4. Enhanced winter grazing through cultivar development and research on tall statured forage kochia. Winter feeding can account for up to 70% of the annual costs of livestock production in the western U.S. These costs can be reduced by extended grazing into the fall and winter, but dormant grasses lack the protein needed for ruminants such as cattle. Forage kochia is a semi-shrub that has been seeded on rangelands for fall and winter forage, and previous research showed that the cultivar 'Immigrant' provided needed protein and reduced winter feed costs by 25 percent; however, it has been limited by poor establishment and short stature. 'Snowstorm' a new forage kochia cultivar was developed and released in 2012 by ARS scientists in Logan, Utah. In field comparisons to Immigrant, Snowstorm was 64 percent taller, produced 68 percent more forage, and had increased protein and digestibility. Snowstorm has quickly impacted private and public rangeland seedings, as evidenced by the Bureau of Land Management exclusively bidding for Snowstorm in the 2016 seed buy, purchasing 4000 pounds valued at $101,500.
Cox, S., Peel, M., Creech, J.E., Waldron, B.L., Ean, J., Zobell, D.R., Miller, R.L., Snyder, D.L. 2017. Forage production of grass-legume binary mixtures on Intermountain Western USA irrigated pastures. Crop Science. 57:1742-1753.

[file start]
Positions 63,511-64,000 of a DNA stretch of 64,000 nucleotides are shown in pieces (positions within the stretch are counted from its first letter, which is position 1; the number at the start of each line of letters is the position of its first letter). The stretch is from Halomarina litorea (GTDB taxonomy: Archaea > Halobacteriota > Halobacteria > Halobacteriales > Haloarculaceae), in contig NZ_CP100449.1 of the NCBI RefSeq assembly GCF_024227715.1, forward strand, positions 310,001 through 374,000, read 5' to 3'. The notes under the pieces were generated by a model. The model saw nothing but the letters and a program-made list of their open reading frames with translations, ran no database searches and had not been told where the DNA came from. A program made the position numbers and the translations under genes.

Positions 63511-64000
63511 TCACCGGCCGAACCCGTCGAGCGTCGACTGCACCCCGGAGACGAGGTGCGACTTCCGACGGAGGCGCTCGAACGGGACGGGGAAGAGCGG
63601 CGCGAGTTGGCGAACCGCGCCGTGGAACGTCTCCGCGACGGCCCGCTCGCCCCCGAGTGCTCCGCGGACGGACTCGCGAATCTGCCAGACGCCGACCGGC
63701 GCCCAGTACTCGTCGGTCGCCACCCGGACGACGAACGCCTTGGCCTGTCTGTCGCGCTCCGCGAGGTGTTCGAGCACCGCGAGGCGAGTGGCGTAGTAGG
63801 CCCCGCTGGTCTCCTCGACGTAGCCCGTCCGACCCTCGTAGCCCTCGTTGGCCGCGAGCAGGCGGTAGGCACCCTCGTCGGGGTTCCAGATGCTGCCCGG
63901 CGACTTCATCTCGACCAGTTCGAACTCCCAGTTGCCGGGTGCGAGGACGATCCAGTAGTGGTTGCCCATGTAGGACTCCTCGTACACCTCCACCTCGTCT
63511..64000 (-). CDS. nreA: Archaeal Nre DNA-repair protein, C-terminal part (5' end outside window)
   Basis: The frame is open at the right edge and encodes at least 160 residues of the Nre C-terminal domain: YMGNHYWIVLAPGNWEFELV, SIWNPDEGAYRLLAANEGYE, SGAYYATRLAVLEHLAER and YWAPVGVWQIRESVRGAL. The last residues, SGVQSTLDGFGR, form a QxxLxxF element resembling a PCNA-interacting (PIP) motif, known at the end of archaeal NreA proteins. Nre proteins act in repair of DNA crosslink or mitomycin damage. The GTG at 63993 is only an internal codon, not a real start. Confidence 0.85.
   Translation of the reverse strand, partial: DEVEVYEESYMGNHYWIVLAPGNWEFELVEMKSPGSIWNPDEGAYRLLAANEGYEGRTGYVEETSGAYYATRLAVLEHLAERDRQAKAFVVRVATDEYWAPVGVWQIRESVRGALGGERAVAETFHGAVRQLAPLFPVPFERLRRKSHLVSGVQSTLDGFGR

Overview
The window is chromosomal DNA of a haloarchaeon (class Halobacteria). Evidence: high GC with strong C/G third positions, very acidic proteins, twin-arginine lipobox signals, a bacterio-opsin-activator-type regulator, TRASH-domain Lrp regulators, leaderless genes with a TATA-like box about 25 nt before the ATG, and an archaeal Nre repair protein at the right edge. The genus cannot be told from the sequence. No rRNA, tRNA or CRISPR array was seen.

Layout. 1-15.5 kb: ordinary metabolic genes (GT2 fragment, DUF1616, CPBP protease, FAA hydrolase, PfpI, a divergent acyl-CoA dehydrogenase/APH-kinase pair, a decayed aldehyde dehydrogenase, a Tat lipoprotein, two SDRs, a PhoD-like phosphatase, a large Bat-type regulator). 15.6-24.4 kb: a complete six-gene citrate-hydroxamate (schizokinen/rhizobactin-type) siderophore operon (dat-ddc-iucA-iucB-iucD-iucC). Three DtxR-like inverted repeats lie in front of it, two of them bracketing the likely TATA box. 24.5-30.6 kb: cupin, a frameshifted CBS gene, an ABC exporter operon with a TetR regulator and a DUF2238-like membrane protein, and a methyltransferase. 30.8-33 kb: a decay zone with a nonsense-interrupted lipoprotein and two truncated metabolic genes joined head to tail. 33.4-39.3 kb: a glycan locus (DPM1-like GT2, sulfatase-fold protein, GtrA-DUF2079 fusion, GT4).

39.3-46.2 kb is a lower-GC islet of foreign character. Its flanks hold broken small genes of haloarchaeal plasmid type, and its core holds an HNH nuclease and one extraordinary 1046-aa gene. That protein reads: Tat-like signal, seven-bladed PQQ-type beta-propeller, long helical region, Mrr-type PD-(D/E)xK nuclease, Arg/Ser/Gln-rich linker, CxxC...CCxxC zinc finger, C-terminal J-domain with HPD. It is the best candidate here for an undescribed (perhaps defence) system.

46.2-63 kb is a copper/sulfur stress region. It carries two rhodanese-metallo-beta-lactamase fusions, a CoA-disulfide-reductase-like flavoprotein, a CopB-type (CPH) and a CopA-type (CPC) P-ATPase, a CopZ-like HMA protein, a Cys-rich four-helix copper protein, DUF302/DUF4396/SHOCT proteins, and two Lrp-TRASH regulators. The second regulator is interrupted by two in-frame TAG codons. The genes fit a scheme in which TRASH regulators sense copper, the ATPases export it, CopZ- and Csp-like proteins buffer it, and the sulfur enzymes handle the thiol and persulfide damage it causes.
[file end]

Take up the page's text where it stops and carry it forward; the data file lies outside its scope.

Robins, J.G., Bushman, B.S., Feuerstein, U., Blase, G. 2016. Variation and correlations among European and North American orchardgrass germplasm for herbage yield and nutritive value. Agronomy. 6(4):61. doi:10.3390/agronomy6040061.
Waldron, B.L., Peel, M., Larson, S.R., Mott, I.W., Creech, J.E. 2017. Tall fescue forage mass in a grass-legume mixture: predicted efficiency of indirect selection. Euphytica. 213:67. doi: 10.1007/s10681-017-1856-x.
Peel, M., Ransom, C.V., Mott, I.W. 2014. Natural glyphosate tolerance in sainfoin (onybrychis viciifolia). Crop Science. 53:2275-2282.
Peel, M., Ransom, C.V., Mott, I.W., Waldron, B.L. 2015. Natural glyphosate tolerance in sweetvetch Hedysarum boreale. Crop Science. 55:2368-2376.
Nelson, R.L., Peel, M., Ransom, C.V. 2014. Small burned response to spring and fall postemergence herbicide applications. Weed Technology. 28:168-175.